Roundtable: 2,000 U.S. Dead in Afghanistan, Criminal Cases Pose Challenge, No Jail Mail
Originally published August 24, 2012 at 10:58 a.m., updated August 24, 2012 at 3:01 p.m.
Tony Perry, San Diego Bureau Chief, L.A. Times
JW August, Managing Editor, 10News
Teri Figueroa, reporter, North County Times
Two Thousand U.S. Dead in Afghanistan: The New York Times has calculated that as of this month, 2,000 Americans have died in the 11-year-old conflict in Afghanistan. Marines from Camp Pendleton have born the brunt of the carnage.
Nearly nine years passed before the first 1,000 deaths were reached. The second 1,000 came just 27 months later as fighting became more intense due to the "surge," an influx of some 30,000 U.S. troops.
The Third Battalion, Fifth Marine Regiment out of Camp Pendleton has suffered the most casualties. Although there are far fewer Marines in Afghanistan than U.S. Army soldiers, Marines have been dying at nearly twice the rate of the Army, accounting for three of the five hardest-hit units during the surge.
The Third Battalion was sent into Sangin Province in 2010, where they pushed into previously unmolested Taliban-dominated villages. The Battalion lost eight men right away, but wanted to stay.
Now they -- and all coalition troops -- face a new threat: attacks from Afghan security forces.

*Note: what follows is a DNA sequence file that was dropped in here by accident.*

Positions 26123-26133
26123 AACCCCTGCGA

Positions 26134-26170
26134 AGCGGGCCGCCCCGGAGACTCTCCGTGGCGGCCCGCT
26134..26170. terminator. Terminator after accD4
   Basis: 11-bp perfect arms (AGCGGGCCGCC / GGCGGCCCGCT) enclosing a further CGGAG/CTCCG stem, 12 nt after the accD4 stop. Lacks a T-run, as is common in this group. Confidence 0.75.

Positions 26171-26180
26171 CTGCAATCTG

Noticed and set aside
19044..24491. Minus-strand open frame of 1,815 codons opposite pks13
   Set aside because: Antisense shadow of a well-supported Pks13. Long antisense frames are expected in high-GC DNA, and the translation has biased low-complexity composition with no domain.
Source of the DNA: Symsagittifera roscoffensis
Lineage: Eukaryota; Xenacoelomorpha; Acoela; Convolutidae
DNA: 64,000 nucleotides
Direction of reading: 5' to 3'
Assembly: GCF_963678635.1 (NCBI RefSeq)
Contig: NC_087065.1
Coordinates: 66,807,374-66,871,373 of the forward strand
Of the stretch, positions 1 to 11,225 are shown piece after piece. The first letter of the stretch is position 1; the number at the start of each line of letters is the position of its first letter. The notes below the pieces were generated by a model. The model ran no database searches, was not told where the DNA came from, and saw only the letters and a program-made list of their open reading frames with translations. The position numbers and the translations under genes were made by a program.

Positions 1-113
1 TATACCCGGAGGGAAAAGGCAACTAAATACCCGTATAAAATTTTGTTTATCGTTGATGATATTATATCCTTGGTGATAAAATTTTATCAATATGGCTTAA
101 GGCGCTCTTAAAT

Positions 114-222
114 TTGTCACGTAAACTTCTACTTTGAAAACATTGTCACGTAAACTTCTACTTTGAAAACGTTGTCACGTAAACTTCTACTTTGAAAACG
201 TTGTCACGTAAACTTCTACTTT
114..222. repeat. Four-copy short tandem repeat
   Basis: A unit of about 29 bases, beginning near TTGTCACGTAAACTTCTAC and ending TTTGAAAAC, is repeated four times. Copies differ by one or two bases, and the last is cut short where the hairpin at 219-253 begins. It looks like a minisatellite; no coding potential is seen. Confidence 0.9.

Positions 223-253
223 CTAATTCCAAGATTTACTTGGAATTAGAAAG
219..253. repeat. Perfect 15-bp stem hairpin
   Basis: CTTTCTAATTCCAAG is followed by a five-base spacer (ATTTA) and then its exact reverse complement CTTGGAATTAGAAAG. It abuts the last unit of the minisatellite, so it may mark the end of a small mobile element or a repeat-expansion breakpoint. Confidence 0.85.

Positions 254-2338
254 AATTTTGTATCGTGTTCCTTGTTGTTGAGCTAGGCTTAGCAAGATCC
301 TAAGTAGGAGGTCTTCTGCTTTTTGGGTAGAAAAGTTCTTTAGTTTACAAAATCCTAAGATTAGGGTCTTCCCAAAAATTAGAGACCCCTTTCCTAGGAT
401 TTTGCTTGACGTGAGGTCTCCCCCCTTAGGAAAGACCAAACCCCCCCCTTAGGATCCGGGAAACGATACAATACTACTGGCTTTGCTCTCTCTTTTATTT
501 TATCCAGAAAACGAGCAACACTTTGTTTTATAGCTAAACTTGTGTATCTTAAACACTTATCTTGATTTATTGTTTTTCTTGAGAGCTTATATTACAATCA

Local Cases Prove Challenge To Justice System: At his arraignment this week, Armando Perez shouted that he was guilty. He was charged with brutally murdering his estranged wife in a men’s bathroom in City College in October 2010.
The issues in this case revolve not only around the murder, but around San Diego County District Attorney Bonnie Dumanis’ decision not to prosecute Perez for allegedly kidnapping and raping his wife months earlier. The DA’s office said then and again at Perez's arraignment that it did all it was legally required to do and that it couldn't prove Perez kidnapped his wife beyond a reasonable doubt.
In another tragic case, an 11-year-old East County boy, 10 at the time he murdered a friend, has been declared mentally incompetent to stand trial. Judge Cynthia Bashant ruled that he was not only immature, but his mental health and development had been compromised because of fetal alcohol syndrome.
(Story continues below.)
Return To Sender: The San Diego County Sheriff’s Department has decided that jail inmates cannot receive mail except via postcard. The policy also bans anything written or drawn with crayon.
Some 70 cases of attempted drug smuggling (among 5,000 inmates) in stamps on letters and by other methods surfaced in 2011. The Sheriff says that far too much time and personnel are tasked to prevent drug smuggling through the mail. The department made the decision after the same policy in Ventura County survived a lawsuit.
The American Civil Liberties Union has protested the policy as an infringement on free speech and violation of privacy.